The need to avoid distortions to the movement of capital and allow effective taxation of interest payments received by individuals in Member States other than the Member State of residence have led to the adoption of a Directive on the taxation of savings income in the form of interest payments (Council Directive 2003/48/EC "Savings directive" - see IP/03/787 ). This Directive enables such interest payments to be made subject to effective taxation in accordance with the laws of the Member State of residence of the individuals concerned.
The Directive follows on from the Presidency Conclusions (Presidency conclusions) of the Santa Maria Da Feira of 19/20 June 2000, in which Member States agreed that in order that all citizens should pay tax due on all their savings income, exchange of information, on as wide a basis as possible, shall be the ultimate objective of the EU in line with international developments. In the Proposal for the Directive COM/2001/400 (COM/2001/400) of 18 July 2001,the Commission provided interpretative guidance on the application of the Directive, including the definitions of beneficial owner (Article 2), paying agent (Article 3), paying agent on receipt (Article 4), and interest payments (Article 6).
On 1 July 2005, the provisions of the Directive started to be applied by all EU Member States. The same measures in the Directive have also been applied, from the same date (and from 1 January 2007 for Bulgaria and Romania, and from 1 July 2013 for Croatia), in 10 dependent or associated territories of EU Member States through the implementation of bilateral agreements signed by each of the 27 EU Member States with these jurisdictions; and equivalent measures have been applied, from the same dates, in five European third countries, including Switzerland.
The EU Directive:
The Directive on taxation of savings income in the form of interest payments adopted on 3 June 2003, formed one element of the "Tax Package" aimed at tackling harmful tax competition in the Community. On 19 July 2004 , the Council adopted a Decision establishing the application date of 1 July 2005 for this Directive (Council Decision 2004/587/EC).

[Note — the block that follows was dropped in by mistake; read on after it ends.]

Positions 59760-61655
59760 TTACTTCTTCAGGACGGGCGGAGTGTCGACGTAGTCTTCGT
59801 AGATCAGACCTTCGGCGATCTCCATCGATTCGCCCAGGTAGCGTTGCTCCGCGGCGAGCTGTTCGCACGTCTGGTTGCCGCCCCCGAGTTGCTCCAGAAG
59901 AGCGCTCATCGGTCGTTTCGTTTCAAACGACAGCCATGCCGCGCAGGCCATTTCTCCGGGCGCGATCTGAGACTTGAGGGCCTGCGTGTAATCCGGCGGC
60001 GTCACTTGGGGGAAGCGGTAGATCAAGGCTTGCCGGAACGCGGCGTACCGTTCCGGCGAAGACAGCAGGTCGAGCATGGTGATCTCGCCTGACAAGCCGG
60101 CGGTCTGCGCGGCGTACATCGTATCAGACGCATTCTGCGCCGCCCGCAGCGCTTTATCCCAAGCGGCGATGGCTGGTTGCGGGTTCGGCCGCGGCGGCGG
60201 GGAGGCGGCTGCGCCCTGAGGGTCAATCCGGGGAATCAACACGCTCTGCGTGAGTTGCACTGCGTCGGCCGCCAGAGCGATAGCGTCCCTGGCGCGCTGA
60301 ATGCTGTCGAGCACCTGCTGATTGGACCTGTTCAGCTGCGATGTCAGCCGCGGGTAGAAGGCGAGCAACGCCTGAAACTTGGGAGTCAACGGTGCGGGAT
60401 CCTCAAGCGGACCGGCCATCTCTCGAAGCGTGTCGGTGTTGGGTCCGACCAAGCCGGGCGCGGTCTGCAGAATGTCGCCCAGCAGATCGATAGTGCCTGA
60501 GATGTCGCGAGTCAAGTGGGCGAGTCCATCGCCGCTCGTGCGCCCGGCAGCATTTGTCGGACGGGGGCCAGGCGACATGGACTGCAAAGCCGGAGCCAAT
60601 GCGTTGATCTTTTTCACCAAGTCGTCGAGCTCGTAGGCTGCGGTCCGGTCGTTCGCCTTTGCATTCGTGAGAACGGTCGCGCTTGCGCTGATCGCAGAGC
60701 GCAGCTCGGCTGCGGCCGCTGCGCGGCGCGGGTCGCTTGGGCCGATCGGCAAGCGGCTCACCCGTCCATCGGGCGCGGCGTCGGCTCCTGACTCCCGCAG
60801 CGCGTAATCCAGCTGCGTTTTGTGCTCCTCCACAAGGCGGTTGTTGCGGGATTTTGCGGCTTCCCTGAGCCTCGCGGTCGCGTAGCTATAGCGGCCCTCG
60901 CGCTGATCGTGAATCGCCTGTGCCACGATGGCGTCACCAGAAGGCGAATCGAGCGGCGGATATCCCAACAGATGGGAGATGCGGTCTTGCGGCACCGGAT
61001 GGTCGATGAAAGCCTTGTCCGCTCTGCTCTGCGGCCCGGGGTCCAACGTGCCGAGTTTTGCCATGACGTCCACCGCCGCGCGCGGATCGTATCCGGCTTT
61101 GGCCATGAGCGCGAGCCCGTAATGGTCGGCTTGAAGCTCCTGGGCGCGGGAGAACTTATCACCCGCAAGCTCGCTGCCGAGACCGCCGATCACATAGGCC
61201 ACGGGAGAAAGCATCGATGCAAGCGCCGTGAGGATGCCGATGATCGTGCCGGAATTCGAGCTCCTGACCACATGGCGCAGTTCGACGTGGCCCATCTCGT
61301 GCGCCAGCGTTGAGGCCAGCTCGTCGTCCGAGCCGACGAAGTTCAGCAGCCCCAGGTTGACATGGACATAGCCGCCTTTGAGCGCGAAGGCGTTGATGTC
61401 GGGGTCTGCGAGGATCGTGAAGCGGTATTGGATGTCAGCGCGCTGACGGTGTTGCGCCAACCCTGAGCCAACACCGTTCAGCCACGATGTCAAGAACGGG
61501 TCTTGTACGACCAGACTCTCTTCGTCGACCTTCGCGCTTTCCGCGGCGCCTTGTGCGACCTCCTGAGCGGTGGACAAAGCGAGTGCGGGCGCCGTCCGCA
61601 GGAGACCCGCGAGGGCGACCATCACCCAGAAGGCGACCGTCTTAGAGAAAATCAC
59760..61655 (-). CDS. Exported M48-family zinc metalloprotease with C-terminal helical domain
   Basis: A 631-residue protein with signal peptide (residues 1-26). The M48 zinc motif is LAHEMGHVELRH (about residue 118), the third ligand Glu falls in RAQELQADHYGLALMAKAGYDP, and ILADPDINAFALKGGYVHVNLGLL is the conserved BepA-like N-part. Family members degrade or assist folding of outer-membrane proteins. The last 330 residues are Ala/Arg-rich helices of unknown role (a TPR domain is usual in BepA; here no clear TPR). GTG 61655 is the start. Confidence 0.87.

Under the terms of the Directive:
- All Member States are ultimately expected to automatically exchange information on interest payments by paying agents established in their territories to individuals resident in other Member States. All Member States, except Belgium, Luxembourg and Austria, immediately introduced such a system of information reporting.
- Belgium has decided to discontinue applying the transitional withholding tax as of 1 January 2010 and exchange information as of that date. Therefore, only Luxembourg and Austria were entitled during a transitional period to levy a withholding tax at a rate of 15% for the first three years (until 30 June 2008), 20% for the following three years (until 30 June 2011), and 35% thereafter in place of information exchange. They transfer 75% of the revenue of this withholding tax to the investor's state of residence. These two Member States are entitled to receive information from the other Member States.
- The withholding tax levied by Luxembourg and Austria during the transitional period is entirely creditable or refundable in the investor's state of tax residence. The investor has an option to provide for preliminary information of his or her Member State of residence for tax purposes about the savings held abroad, or to permit the disclosure of the income to the same State, as an alternative to the retention or withholding tax.
- The transitional period ends:
- if and when the EC enters into an agreement, following a unanimous decision of the Council, with Switzerland, Liechtenstein, San Marino, Monaco and Andorra to exchange information upon request as defined in the OECD Model Agreement on Exchange of Information on Tax Matters released on 18 April 2002 in relation to interest payments, and these countries continue to apply simultaneously the withholding tax levied by them since 1 July 2005 on the basis of the already existing agreements with the EU in this field (see below), and
- if and when the Council agrees by unanimity that the United States is committed to exchange of information upon request as defined in the 2002 OECD Model Agreement with all EU Member States in relation to interest payments.
- Luxembourg or Austria may elect, as Belgium did, to introduce automatic exchange of information during the transitional period, in which case they no longer apply the withholding tax and the revenue sharing.
- The Directive has a relatively broad scope (article 6) that covers interest from debt-claims of every kind whether obtained directly or as a result of indirect investment via most collective investment undertakings and via other residual entities (paying agents upon receipt). This scope includes income realised at the sale, refund or redemption of shares or units in these aforementioned collective investment undertakings or entities, if these undertakings and entities have invested more than 40% of their assets in debt-claims. As from 1 January 2011 this threshold shall be lowered to 25%.